Vitamins, Supplements, Sport Nutrition


While Corky and Xavia huddled over the electron microprobe measuring the zirconium content in the chondrules, Rachel followed Tolland across the lab into an adjoining room. Here Tolland turned on another computer. Apparently the oceanographer had one more thing he wanted to check.

As the computer powered up, Tolland turned to Rachel, his mouth poised as if he wanted to say something. He paused.

“What is it?” Rachel asked, surprised how physically drawn to him she felt, even in the midst of all this chaos. She wished she could block it all out and be with him‑just for a minute.

“I owe you an apology,” Tolland said, looking remorseful.

“For what?”

“On the deck? The hammerheads? I was excited. Sometimes I forget how frightening the ocean can be to a lot of people.”

Face‑to‑face with him, Rachel felt like a teenager standing on the doorstep with a new boyfriend. “Thanks. No problem at all. Really.” Something inside her sensed Tolland wanted to kiss her.

After a beat, he turned shyly away. “I know. You want to get to shore. We should get to work.”

“For now.” Rachel smiled softly.

“For now,” Tolland repeated, taking a seat at the computer.

Rachel exhaled, standing close behind now, savoring the privacy of the small lab. She watched Tolland navigate a series of files. “What are we doing?”

“Checking the database for big ocean lice. I want to see if we can find any prehistoric marine fossils that resemble what we saw in the NASA meteorite.” He pulled up a search page with bold letters across the top: PROJECT DIVERSITAS .

Scrolling through the menus, Tolland explained, “Diversitas is essentially a continuously updated index of oceanic biodata. When a marine biologist discovers a new ocean species or fossil, he can toot his horn and share his find by uploading data and photos to a central databank. Because there’s so much new data discovered on a weekly basis, this is really the only way to keep research up‑to‑date.”

Rachel watched Tolland navigating the menus. “So you’re accessing the Web now?”

“No. Internet access is tricky at sea. We store all this data onboard on an enormous array of optical drives in the other room. Every time we’re in port, we tie into Project Diversitas and update our databank with the newest finds. This way, we can access data at sea without a Web connection, and the data is never more than a month or two out of date.” Tolland chuckled as he began typing search keywords into the computer. “You’ve probably heard of the controversial music file‑sharing program called Napster?”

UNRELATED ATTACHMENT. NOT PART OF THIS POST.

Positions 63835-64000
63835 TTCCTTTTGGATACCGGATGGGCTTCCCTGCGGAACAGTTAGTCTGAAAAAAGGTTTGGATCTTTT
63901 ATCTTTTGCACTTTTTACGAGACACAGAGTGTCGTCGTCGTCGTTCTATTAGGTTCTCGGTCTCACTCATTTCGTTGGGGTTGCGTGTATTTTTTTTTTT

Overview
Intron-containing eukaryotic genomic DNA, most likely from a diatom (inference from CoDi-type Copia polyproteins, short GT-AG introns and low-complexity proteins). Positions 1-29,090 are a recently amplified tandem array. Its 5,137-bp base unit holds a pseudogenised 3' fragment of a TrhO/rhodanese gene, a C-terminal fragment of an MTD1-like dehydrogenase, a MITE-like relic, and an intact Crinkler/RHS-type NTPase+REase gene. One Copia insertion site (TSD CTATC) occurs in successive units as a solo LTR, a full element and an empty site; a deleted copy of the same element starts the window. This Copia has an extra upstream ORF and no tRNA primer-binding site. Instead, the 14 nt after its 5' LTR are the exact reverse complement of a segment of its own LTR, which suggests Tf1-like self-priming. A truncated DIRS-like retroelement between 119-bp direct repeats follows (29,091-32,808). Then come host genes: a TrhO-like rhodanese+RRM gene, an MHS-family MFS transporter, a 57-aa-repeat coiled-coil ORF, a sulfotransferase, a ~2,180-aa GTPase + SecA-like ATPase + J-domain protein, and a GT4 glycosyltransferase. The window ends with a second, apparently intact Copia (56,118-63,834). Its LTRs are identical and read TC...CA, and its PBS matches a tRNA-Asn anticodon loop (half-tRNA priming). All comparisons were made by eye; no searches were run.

Rachel nodded.

“Diversitas is considered the marine biologist’s version of Napster. We call it LOBSTER—Lonely Oceanic Biologists Sharing Totally Eccentric Research.”

Rachel laughed. Even in this tense situation, Michael Tolland exuded a wry humor that eased her fears. She was beginning to realize she’d had entirely too little laughter in her life lately.

“Our database is enormous,” Tolland said, completing the entry of his descriptive keywords. “Over ten tera‑bytes of descriptions and photos. There’s information in here nobody has ever seen‑and nobody ever will. Ocean species are simply too numerous.” He clicked the “search” button. “Okay, let’s see if anyone has ever seen an oceanic fossil similar to our little space bug.”

After a few seconds, the screen refreshed, revealing four listings of fossilized animals. Tolland clicked on each listing one by one and examined the photos. None looked remotely like the fossils in the Milne meteorite.

Tolland frowned. “Let’s try something else.” He removed the word “fossil” from his search string and hit “search.” “We’ll search all living species. Maybe we can find a living descendant that has some of the physiological characteristics of the Milne fossil.”

The screen refreshed.

Again Tolland frowned. The computer had returned hundreds of entries. He sat a moment, stroking his now stubble‑darkened chin. “Okay, this is too much. Let’s refine the search.”

Rachel watched as he accessed a drop‑down menu marked “habitat.” The list of options looked endless: tide pool, marsh, lagoon, reef, mid‑oceanic ridge, sulfur vents. Tolland scrolled down the list and chose an option that read: Destructive Margins/Oceanic Trenches .

Smart, Rachel realized. Tolland was limiting his search only to species that lived near the environment where these chondrulelike features were hypothesized to form.

The page refreshed. This time Tolland smiled. “Great. Only three entries.”

Rachel squinted at the first name on the list. Limulus poly . . . something.

Tolland clicked the entry. A photo appeared; the creature looked like an oversized horseshoe crab without a tail.

“Nope,” Tolland said, returning to the previous page.

Rachel eyed the second item on the list. Shrimpus Uglius From Hellus. She was confused. “Is that name for real?”

Tolland chuckled. “No. It’s a new species not yet classified. The guy who discovered it has a sense of humor. He’s suggesting Shrimpus Uglius as the official taxonomical classification.” Tolland clicked open the photo, revealing an exceptionally ugly shrimplike creature with whiskers and fluorescent pink antennae.

“Aptly named,” Tolland said. “But not our space bug.” He returned to the index. “The final offering is . . . “He clicked on the third entry, and the page came up.

“Bathynomous giganteus . . . “Tolland read aloud as the text appeared. The photograph loaded. A full‑color close‑up.